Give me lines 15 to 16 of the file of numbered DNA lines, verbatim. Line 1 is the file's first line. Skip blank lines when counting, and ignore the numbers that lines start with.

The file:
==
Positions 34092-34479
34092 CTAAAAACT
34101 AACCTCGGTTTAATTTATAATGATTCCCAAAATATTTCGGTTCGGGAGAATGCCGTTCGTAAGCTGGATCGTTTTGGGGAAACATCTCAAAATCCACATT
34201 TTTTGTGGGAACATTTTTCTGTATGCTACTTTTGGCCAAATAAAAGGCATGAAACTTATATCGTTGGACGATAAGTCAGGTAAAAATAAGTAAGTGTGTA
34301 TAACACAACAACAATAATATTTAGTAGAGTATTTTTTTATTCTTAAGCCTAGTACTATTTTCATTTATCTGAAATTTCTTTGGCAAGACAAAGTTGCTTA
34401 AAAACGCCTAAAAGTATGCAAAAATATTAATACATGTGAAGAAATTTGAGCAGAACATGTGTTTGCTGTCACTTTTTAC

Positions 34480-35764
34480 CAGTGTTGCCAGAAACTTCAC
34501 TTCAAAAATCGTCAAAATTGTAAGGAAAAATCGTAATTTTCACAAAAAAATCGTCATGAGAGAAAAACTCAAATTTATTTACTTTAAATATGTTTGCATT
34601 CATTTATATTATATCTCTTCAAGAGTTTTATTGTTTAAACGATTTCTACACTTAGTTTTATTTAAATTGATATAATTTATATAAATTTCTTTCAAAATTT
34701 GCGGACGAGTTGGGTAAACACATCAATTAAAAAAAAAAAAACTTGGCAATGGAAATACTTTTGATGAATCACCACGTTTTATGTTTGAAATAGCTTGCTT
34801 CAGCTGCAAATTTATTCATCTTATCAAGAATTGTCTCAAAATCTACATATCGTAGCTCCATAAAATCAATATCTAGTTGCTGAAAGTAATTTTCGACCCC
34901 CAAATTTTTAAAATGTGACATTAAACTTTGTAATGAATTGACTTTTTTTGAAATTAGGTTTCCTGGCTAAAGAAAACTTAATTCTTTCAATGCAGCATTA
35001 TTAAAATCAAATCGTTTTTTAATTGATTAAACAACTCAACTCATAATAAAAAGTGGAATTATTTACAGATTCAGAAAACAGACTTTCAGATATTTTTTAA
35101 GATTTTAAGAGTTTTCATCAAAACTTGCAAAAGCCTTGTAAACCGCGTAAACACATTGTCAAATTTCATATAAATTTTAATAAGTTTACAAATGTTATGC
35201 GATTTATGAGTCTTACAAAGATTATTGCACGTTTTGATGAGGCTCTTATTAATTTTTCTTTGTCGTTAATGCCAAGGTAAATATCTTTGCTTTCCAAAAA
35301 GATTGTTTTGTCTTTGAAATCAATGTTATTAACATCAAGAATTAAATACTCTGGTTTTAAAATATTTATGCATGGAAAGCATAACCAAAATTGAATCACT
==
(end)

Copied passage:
35101 GATTTTAAGAGTTTTCATCAAAACTTGCAAAAGCCTTGTAAACCGCGTAAACACATTGTCAAATTTCATATAAATTTTAATAAGTTTACAAATGTTATGC
35201 GATTTATGAGTCTTACAAAGATTATTGCACGTTTTGATGAGGCTCTTATTAATTTTTCTTTGTCGTTAATGCCAAGGTAAATATCTTTGCTTTCCAAAAA